Historic Prairie Point
2 to 6 acre homesites available now in historic Prairie Point, between Liberty Hill and Bertram. Only 30 minutes to Austin City Limits and just one mile from the Williamson County line, The Point is a 242-acre, deed-protected and equine-friendly community which will feature three miles of bridle trails and a lighted outdoor horse arena. With affordable acreage homesites in the Austin metro becoming increasingly rare, The Point is a wise investment both for those ready to build their dream homes immediately and for owners acquiring improved acreage for appreciation and later construction.
Dating back to the 1850’s with the arrival of the first English settlers, Prairie Point maintained its community's identity for over a century. In fact, when The Point’s current owner first acquired the master tract in 1996, it was still occupied by the then 91 year-old great-granddaughter of the original pioneer settler, James Turner Hutto. “J.T.” was a native of Rock Hill S.C., born of a well-established family originally of German descent. He later settled in both Alabama and Mississippi, fought in the Civil War, and moved his family to Prairie Point in the 1870’s. In that era the Huttos and other settlers had established cattle and sheep ranches as well as several family farms.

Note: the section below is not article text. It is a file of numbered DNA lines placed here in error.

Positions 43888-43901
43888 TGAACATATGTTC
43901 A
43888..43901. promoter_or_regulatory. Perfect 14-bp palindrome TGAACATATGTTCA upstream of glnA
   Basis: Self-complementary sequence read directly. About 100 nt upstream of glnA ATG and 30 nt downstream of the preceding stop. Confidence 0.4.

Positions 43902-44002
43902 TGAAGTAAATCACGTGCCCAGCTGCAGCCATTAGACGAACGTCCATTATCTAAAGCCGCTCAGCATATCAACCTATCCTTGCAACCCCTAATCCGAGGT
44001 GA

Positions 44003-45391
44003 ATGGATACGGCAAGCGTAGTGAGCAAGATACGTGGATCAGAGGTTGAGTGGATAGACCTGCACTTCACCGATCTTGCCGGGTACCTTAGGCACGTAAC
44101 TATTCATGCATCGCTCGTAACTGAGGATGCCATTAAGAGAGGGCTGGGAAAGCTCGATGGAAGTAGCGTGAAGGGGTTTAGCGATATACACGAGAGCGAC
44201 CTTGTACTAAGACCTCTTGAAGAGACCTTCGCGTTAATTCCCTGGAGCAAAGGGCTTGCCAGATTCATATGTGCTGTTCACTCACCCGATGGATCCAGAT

A community school opened in 1882 and remained in operation until 1921. The Prairie Point Missionary Baptist Church was organized in 1883 and met in the schoolhouse until it burned in 1890. The congregation worshipped in a brush arbor until a new school was erected, then met at the school until 1906, when a new sanctuary was built. The church eventually was disbanded in 1957.
J.T.’s great-granddaughter Juanita Hutto never married and lived almost her entire life on the old pioneer homestead until passing away at age 99. Juanita is remembered as sharp-tongued, but with a wry sense of humor and a clear recollection of her family’s life stories. History buffs will find the graves of many of these early settlers and their descendants, including J.T., Juanita and several other members of the Hutto family, in the nearby Bear Creek Cemetery. Heading into Bertram from The Point, take a hard right off FM 243 onto CR 270 just after the Bear Creek bridge.